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Doing Business in Switzerland

Switzerland is one of the few unique European countries that enjoy a strong reputation as a commercial powerhouse while being an interesting multicultural and multilingual society. If your company is thinking about global expansion, consider the following best practices for doing business in Switzerland.

The Federal State of Switzerland is made up of 26 cantons and as such, Swiss laws are divided up among the national level, the cantonal level, and the municipal levels of government. Thus, when looking at expansion into Switzerland, it is essential to determine where a company’s operations or resources will be based in the country. This is because cantonal regulations can vary and may have a significant impact on the overall cost of doing business in Switzerland.

Switzerland Employment

Next, focusing on employment in Switzerland, our particular area of expertise. Switzerland’s labor market enjoys some of the highest average salaries in the world while also maintaining one of the lowest unemployment rates at approximately 3%. The labor regulations in the country ensure that Swiss and foreign employees alike receive some of the best working conditions and employment-related protections anywhere in the world. Additionally, the population of foreign nationals working in Switzerland has been increasing up to approximately 1.5 million foreign nationals employed in the country. And, due to the 2002 Swiss/EU bilateral agreement that guarantees the free movement, and employment, of EU citizens in Switzerland.


Further, any companies based in the EU or with a subsidiary based in the EU, should take note of a Swiss employment and tax regulation called ANOBAG (“Arbeitnehmer ohne beitragspflichtigen Arbeitgeber”). Essentially, ANOBAG allows non-resident foreign employers to be free from paying Swiss social security contributions for employees located in Switzerland under certain circumstances. As noted above, this regime does NOT apply to U.S.-based companies, as a U.S. COMPANY is not permitted to be a non-resident foreign employer in Switzerland under the ANOBAG scheme.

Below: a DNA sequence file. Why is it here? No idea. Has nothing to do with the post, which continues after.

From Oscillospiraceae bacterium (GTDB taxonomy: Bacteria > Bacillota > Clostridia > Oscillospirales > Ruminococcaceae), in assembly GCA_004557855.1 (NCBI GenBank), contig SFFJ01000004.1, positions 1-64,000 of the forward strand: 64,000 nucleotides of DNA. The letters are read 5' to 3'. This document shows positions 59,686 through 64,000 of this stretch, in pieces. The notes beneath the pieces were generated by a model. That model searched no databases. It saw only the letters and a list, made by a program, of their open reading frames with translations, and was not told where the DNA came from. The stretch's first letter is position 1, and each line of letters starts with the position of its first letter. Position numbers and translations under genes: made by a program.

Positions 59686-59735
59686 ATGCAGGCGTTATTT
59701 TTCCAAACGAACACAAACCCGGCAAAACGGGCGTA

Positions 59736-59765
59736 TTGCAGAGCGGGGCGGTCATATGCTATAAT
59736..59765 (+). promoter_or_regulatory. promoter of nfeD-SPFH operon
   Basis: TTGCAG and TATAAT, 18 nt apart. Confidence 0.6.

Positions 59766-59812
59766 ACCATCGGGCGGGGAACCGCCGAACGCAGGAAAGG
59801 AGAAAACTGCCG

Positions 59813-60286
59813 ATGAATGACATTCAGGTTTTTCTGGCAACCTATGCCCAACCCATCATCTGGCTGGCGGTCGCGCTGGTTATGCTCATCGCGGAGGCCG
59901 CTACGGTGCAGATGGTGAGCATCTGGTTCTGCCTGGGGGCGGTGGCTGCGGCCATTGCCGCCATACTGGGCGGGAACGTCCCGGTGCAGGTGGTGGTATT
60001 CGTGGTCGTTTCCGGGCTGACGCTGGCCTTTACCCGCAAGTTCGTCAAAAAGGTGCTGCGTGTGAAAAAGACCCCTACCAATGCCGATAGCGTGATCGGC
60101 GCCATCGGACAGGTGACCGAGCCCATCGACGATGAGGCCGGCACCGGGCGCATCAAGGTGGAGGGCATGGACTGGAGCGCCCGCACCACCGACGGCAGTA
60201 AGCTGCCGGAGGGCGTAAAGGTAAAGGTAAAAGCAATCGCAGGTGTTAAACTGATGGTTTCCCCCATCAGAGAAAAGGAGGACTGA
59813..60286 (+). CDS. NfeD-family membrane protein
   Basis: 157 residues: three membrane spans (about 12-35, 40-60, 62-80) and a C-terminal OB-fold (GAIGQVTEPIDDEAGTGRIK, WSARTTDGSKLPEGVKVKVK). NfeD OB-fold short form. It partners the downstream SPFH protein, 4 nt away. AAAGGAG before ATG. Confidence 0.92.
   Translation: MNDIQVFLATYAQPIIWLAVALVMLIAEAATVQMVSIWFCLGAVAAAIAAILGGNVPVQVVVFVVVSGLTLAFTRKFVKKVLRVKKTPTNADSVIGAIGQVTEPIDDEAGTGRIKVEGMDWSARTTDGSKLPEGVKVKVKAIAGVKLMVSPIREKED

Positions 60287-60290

Beyond ANOBAG, there are several other employment-specific aspects that companies should be aware of when choosing to expand into Switzerland. First, Switzerland has a graduated notice period for terminating employees. Within the first year, the mandatory notice period is 30 days. However, between years 2 and 9 of employment, the notice period jumps up to 60 days and finally, to 90 days in year 10 and beyond.

Moreover, employers should also take note of the required 13th-month salary and the fact that health insurance is mandatory for all employees under Swiss law, but the insurance scheme is operated through private insurance companies instead of a single-payer system.

Finally, as discussed, Switzerland is a wonderfully attractive commercial market with great access to the rest of the EU. However, Switzerland can be a rather expensive employment environment, especially to companies that are unfamiliar with the terrain. For that reason, if your company is looking at entering Switzerland, give us a call. We can help you make the best decision for entering the Swiss market without overpaying to operate in the country.

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